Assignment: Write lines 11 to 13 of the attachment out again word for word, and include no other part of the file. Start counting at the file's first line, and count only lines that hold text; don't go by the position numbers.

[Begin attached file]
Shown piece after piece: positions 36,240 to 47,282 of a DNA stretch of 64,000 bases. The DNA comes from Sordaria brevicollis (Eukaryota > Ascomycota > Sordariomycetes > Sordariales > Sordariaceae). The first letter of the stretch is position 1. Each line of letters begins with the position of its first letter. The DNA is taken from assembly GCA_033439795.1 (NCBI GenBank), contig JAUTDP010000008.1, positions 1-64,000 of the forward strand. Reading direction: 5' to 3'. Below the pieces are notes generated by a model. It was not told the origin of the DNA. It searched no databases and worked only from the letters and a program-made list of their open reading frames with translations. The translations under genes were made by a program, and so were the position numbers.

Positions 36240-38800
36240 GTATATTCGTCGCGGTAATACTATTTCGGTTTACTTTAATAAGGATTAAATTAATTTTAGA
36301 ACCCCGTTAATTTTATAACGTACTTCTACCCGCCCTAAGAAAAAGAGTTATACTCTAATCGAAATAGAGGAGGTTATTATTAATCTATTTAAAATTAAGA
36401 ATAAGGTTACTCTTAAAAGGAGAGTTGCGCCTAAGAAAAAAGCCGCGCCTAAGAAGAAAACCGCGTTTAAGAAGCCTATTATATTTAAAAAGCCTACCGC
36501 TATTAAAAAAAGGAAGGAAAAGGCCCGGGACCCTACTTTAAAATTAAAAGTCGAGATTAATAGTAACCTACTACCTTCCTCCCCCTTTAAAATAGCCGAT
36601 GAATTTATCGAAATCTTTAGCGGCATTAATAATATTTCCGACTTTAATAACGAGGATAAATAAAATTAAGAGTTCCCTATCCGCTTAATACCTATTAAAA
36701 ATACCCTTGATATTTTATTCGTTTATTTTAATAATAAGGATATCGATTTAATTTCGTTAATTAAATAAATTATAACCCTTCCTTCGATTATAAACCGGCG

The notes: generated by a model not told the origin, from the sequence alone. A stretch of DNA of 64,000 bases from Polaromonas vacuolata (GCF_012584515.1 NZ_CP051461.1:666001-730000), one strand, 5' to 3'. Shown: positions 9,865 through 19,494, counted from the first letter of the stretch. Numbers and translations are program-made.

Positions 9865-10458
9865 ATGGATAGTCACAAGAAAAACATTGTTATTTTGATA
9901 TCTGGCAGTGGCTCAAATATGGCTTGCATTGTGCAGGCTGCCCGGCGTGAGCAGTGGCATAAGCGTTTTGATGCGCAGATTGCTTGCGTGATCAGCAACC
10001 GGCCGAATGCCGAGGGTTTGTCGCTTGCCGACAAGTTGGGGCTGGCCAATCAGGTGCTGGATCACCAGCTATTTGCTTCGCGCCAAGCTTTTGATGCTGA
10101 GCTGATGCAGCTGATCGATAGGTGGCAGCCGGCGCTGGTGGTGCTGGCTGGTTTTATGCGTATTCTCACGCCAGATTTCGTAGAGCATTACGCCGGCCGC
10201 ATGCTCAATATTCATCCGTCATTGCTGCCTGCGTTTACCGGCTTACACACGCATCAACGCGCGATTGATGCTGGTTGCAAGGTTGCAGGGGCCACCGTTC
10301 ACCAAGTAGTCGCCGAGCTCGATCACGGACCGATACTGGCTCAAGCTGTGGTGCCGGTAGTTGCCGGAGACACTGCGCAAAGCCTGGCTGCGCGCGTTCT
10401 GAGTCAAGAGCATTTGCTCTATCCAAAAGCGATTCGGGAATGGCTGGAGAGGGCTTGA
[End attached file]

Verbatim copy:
9865 ATGGATAGTCACAAGAAAAACATTGTTATTTTGATA
9901 TCTGGCAGTGGCTCAAATATGGCTTGCATTGTGCAGGCTGCCCGGCGTGAGCAGTGGCATAAGCGTTTTGATGCGCAGATTGCTTGCGTGATCAGCAACC
10001 GGCCGAATGCCGAGGGTTTGTCGCTTGCCGACAAGTTGGGGCTGGCCAATCAGGTGCTGGATCACCAGCTATTTGCTTCGCGCCAAGCTTTTGATGCTGA